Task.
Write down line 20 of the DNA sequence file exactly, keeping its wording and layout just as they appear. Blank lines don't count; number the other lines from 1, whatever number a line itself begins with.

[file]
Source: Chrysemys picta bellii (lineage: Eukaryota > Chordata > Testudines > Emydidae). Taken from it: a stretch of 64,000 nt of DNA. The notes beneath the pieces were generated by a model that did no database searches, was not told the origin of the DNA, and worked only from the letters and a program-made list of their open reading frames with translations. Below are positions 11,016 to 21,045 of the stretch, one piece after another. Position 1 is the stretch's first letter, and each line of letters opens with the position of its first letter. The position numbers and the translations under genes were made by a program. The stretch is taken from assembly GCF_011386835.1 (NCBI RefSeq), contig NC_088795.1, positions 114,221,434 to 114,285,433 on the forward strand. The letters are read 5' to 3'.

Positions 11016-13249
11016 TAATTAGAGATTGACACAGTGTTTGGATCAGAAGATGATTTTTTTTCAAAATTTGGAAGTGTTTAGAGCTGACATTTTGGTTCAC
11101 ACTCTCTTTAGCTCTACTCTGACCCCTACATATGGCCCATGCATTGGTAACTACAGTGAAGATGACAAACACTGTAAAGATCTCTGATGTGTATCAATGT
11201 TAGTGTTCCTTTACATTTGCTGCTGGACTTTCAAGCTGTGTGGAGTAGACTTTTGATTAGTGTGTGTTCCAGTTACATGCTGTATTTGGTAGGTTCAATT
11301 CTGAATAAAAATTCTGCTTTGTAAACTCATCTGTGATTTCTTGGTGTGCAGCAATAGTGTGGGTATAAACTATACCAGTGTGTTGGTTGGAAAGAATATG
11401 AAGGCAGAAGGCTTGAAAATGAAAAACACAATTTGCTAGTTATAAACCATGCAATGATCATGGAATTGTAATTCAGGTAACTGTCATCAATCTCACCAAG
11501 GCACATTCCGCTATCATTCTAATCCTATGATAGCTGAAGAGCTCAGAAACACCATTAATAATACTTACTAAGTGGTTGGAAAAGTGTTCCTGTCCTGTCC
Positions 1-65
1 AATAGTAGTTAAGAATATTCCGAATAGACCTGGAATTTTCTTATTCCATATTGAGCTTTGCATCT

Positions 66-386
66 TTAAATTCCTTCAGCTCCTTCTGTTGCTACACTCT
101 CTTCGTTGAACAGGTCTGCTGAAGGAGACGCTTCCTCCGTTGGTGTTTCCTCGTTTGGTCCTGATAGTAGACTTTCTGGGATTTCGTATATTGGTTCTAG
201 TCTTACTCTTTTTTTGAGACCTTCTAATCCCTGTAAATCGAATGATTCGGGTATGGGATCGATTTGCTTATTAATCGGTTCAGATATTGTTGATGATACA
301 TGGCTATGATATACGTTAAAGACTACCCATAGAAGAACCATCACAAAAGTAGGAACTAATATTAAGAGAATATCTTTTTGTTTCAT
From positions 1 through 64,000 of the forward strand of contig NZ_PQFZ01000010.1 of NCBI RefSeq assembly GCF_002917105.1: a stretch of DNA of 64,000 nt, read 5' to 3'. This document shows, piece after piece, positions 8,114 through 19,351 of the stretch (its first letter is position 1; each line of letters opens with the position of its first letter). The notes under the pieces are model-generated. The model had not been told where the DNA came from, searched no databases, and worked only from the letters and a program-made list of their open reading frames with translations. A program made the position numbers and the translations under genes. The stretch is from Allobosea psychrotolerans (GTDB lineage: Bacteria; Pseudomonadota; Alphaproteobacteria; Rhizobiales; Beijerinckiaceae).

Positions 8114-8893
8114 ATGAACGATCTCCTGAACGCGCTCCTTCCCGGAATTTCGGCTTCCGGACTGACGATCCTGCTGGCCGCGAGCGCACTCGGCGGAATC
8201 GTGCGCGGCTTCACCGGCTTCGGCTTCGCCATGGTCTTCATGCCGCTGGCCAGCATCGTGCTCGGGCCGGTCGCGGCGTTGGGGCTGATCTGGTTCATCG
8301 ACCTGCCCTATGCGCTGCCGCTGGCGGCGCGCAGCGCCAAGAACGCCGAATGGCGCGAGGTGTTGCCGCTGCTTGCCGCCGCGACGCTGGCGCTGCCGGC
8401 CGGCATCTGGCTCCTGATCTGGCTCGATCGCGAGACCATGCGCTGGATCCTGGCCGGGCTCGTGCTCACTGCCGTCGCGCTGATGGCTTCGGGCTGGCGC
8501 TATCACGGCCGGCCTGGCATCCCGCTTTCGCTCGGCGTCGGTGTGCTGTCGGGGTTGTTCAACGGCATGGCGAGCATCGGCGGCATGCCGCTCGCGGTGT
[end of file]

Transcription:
8301 ACCTGCCCTATGCGCTGCCGCTGGCGGCGCGCAGCGCCAAGAACGCCGAATGGCGCGAGGTGTTGCCGCTGCTTGCCGCCGCGACGCTGGCGCTGCCGGC